within this Circuit that the rule will be satisfied if there is
"any possibility" that the information sought may be relevant to
the subject matter of the action. Daval Steel Prods. v. M/V
Fakredine, 951 F.2d 1357, 1367 (2d Cir. 1991) (quoting
Mallinckrodt Chem. Works v. Goldman Sachs & Co., 58 F.R.D. 348,
353 (S.D.N.Y. 1973). See also Estee Lauder, Inc. v.
Fragrance Counter, Inc., 189 F.R.D. 269, 274 (S.D.N.Y. 1999);
Santrayll v. Burrell, 1997 WL 24375, at *2 (S.D.N.Y. Jan. 221,
1998); United States v. Barrier Indus., Inc., 1997 WL 97842, at
*2 (S.D.N.Y. Mar. 5, 1997). Indeed, this court has held that
"[i]n federal actions, discovery should be broad, and all
relevant materials which are reasonably calculated to lead to the
discovery of admissible evidence should be [discoverable]."
Morrissey v. City of New York, 171 F.R.D. 85, 88 (S.D.N.Y.
1997)). See also Tangorre v. Mako's, Inc., 2002 WL 206988,
at *3 (S.D.N.Y. Feb. 8, 2002); Nat'l Cong. for Puerto Rican
Rights v. City of New York, 194 F.R.D. 88, 92 (S.D.N.Y. 2000).
Based on this liberal discovery regime, as well as the broad
discretion afforded magistrate judges when resolving discovery
disputes, this court finds that Magistrate Judge Peck was well
within his discretion by resolving the instant discovery dispute
as he did. Indeed, Magistrate Judge Peck was clear to note that
he was not requiring production of all materials. Rather, he
was merely requiring production of materials that plaintiff
designated as relevant after reviewing all materials. Further, he
noted that if defendant disagreed with plaintiff about the
relevance of particular documents, the parties could appear
before him to discuss the relevance of the specific documents in
question. Because this court finds that Magistrate Judge Peck did
not abuse his discretion, it need not reach defendant's claim
that a court cannot use its power of sanction to compel
production of otherwise non-discoverable material. V. The Possibility of Imposition of Criminal Penalties by a
Defendant argues in its objection to Magistrate Judge Peck's
order that the President of PDVSA does not have authority to
permit individuals without security clearances to search PDVSA's
Board of Director files, as they contain confidential and
classified information. Def.'s Objections to Disc. Orders by
Magistrate Judge at 8. Shortly after filing its objection,
defendant submitted a declaration to the court dated October 15,
2004, which included a letter from the Minister of Energy and
Mines of the Bolivarian Republic of Venezuela stating that
decisions made by the authorities of PDVSA are strictly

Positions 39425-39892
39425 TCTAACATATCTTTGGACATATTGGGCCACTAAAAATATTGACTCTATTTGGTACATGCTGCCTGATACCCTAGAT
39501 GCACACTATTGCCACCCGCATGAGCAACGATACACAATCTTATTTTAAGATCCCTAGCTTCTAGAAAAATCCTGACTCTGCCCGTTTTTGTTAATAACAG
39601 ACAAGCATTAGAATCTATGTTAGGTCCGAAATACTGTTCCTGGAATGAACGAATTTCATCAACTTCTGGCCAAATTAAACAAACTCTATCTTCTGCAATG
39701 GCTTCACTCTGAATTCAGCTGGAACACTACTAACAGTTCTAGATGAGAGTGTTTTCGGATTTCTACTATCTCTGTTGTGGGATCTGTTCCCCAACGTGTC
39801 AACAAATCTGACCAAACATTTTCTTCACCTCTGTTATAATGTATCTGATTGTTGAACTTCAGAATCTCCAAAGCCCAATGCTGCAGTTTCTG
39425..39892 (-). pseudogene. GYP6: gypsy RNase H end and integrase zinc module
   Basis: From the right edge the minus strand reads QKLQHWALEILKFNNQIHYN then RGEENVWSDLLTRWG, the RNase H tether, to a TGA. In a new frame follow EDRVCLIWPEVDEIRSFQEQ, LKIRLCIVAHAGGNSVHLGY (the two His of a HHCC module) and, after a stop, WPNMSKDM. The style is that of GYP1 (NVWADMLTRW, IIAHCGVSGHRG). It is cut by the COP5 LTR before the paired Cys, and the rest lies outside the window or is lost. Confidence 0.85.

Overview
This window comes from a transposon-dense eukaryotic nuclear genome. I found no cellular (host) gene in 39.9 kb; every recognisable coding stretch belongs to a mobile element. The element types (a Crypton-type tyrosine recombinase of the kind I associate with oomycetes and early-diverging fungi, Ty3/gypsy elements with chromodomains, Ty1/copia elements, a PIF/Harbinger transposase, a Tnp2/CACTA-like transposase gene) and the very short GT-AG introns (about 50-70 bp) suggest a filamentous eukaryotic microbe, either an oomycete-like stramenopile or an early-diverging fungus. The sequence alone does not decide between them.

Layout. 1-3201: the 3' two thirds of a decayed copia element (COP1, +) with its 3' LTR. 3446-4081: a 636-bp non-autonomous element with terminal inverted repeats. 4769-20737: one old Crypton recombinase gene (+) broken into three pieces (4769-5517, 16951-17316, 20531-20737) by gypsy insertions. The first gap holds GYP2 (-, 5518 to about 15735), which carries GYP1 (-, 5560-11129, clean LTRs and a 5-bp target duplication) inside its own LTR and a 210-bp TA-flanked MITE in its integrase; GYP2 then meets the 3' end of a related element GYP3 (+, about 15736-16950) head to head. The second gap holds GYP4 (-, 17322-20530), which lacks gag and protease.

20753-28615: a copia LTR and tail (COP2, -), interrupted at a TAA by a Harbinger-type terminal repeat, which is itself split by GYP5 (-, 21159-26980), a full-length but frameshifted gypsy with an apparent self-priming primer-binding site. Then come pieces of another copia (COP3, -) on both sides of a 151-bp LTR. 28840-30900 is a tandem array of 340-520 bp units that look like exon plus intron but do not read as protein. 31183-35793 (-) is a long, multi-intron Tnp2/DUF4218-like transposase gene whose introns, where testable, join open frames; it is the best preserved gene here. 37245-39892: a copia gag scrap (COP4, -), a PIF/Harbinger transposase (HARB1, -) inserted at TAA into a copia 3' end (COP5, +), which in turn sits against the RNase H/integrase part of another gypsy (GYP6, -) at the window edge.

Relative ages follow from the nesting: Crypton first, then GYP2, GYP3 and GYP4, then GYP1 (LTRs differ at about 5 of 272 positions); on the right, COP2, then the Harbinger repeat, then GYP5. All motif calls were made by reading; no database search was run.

confidential, as they are associated with the public interest and
national security of Venezuela. The letter further noted that
employees who grant access to such files may be subject to
criminal sanctions. Letter from Rafael Ramirez Carreño to Ali
Rodriguez of 10/14/04.
Defendant relies on First Am. Corp. v. Price Waterhouse LLP,
154 F.3d 16 (2d Cir. 1998), for its position that production of
the documents in question should not be compelled. In First
American, the circuit court approved the balancing test that the
district court applied to determine the reasonableness of foreign
discovery. The balancing test consisted of four factors: (i) the
competing interests of the nations whose laws are in conflict;
(ii) the hardship that compliance would impose on the party or
witness from whom discovery is sought; (iii) the importance to
the litigation of the information and documents requested; and
(iv) the good faith of the party resisting discovery. Id. at
22. Defendant resolves this balancing test in favor of itself.
This court now considers these factors in the instant case.
Courts have acknowledged that fear of criminal prosecution is a
hardship and a "substantial excuse" for nonproduction. Compagnie
Francaise D'Assurance Pour Le Commerce Exterieur v. Phillips
Petroleum Co., 105 F.R.D. 16, 30 (S.D.N.Y. 1984). See also
Societe Internationale v. Rogers, 357 U.S. 197, 211 (1958).
Yet, as Magistrate Judge Peck noted during the October 15, 2004
conference, defendant never raised this issue until October 7,
2004, while seeking a stay of Magistrate Judge Peck's discovery
order from Judge Baer. See 10/15/04 Tr. at 3-6. Further, aside
from blanket statements about the need to protect the national
security and public interest of Venezuela, the material supplied
to the court does not provide a basis on which to determine
whether the documents being withheld contain such information. To
sustain defendant's objections on this basis alone would be to
give any government or government-related plaintiff the ability
to frustrate discovery and unduly disadvantage the adversary.
This is of particular concern where, as here, the documents in
question are likely to bear on a central issue in the case.
Though defendant insists that it has made a good faith effort
to produce the requested documents, it appears that Magistrate
Judge Peck believes otherwise. In discussing the current
discovery dispute, Magistrate Judge Peck noted that defendant had
never looked at the minutes in question "until a gun was held to [defendant's] head" and
further, that defendant "had made representations that turned out
to be inaccurate to the court." See 10/15/04 Tr. at 2. While
this court is not yet prepared to find that defendant has acted
in bad faith, based on the transcripts of the discovery
conferences it can neither conclude that defendant has made an
affirmative showing of good faith.
On balance, this court finds that after weighing the factors
above, the possibility of criminal penalties is not sufficiently
strong to impede the production of the documents in question. At
minimum, this court finds that Magistrate Judge Peck was not
clearly erroneous in ordering the production of Board of Director
minutes, reports and presentations for the specified period.
Defendant has failed to show, as it must, that Magistrate Judge
Peck's October 1, 2004 order was "clearly erroneous" or "contrary
to law." Magistrate Judge Peck's discovery order of October 1,
2004, is therefore hereby affirmed over defendant's objection.
© 1992-2004 VersusLaw Inc.